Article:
“The villa in the Monet. The vision of the house. I loved the house, and I wanted to people it. I had no idea who was going to be in it,” explains Aciman, whose abiding fear when the film was being made (James Ivory penned the screenplay) was that the environs would be too beautiful. “That’s one of the things I was scared of: that the movie was going to be lush, the house was going to be lush.”





Elio and Oliver (Armie Hammer) bike to town.




This is not an altogether surprising concern given the richness that tends to characterize Guadagnino’s cinematic landscapes. Villa Necchi’s starkly delineated hauteur (not to mention Swinton’s wardrobe, which was designed by Raf Simons for Jil Sander) was the stuff of Italian Brutalist dreams, while the ancient dammuso, or one-story stone home, in A Bigger Splash  (situated in the eco-resort of Tenuta Borgia) was a cosmopolite’s paradise.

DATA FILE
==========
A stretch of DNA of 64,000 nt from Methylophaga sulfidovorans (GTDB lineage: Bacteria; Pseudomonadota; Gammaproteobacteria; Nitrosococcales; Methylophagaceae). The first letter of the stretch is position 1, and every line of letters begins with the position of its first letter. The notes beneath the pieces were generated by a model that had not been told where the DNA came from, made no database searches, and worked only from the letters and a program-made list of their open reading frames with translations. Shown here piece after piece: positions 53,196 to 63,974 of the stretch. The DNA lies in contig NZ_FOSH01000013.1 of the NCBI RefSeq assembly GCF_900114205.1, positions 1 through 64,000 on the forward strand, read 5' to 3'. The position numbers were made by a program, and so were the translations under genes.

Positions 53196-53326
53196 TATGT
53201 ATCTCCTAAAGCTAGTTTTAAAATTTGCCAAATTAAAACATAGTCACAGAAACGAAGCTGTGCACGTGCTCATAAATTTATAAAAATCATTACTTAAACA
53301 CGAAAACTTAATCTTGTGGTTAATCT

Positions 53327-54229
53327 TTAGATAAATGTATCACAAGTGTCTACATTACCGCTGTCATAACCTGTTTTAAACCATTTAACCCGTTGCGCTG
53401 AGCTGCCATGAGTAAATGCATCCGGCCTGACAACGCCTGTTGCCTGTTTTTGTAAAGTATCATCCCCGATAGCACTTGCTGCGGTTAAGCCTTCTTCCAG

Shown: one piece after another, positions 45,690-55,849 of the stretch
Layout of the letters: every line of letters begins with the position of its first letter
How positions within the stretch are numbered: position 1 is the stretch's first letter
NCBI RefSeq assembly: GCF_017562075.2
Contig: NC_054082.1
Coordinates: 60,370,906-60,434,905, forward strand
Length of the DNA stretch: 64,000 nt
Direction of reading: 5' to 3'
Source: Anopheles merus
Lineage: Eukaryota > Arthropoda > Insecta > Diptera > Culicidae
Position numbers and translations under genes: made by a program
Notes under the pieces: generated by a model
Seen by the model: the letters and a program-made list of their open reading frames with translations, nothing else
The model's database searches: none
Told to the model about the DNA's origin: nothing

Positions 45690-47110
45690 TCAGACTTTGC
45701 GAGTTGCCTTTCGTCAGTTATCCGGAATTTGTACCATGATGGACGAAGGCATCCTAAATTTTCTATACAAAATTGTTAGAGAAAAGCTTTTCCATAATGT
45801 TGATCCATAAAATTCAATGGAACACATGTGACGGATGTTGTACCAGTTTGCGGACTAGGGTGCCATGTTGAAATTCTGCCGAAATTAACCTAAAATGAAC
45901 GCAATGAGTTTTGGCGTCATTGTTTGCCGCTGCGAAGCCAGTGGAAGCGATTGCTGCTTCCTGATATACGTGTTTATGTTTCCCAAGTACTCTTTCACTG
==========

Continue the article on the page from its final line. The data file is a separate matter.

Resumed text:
A statue seen on a trip to an archaeological site in Lake Garda.



The Perlmans are, as Guadagnino puts it, “neither stuffy nor rich people,” and their home needed to convey that. Fortunately, in Guadagnino’s and Visconti di Modrone’s hands, Villa Albergoni is the perfectly imperfect realization of the Perlmans’ Italian existence, a place that is at once grand in scale and intimate and rumpled in feel.





A clock tower in the the town of Crema.




Guadagnino’s own apartment—a space he meticulously renovated, uncovering original frescoes and terra-cotta bricks—is in a 17th-century palazzo in Crema, a 15-minute drive from Moscazzano. Besides the obvious convenience of picking a location near his residence (his production team, editing studio, and offices are in the same building), the enclosed surroundings of Villa Albergoni reminded him of the landscapes of Bernardo Bertolucci films, “these countries where you don’t have a horizon other than the trees and the little lawns and the streams of water,” he says. Such a setting was well suited to the Perlmans’ duality of intellectual precocity and unstudied ease.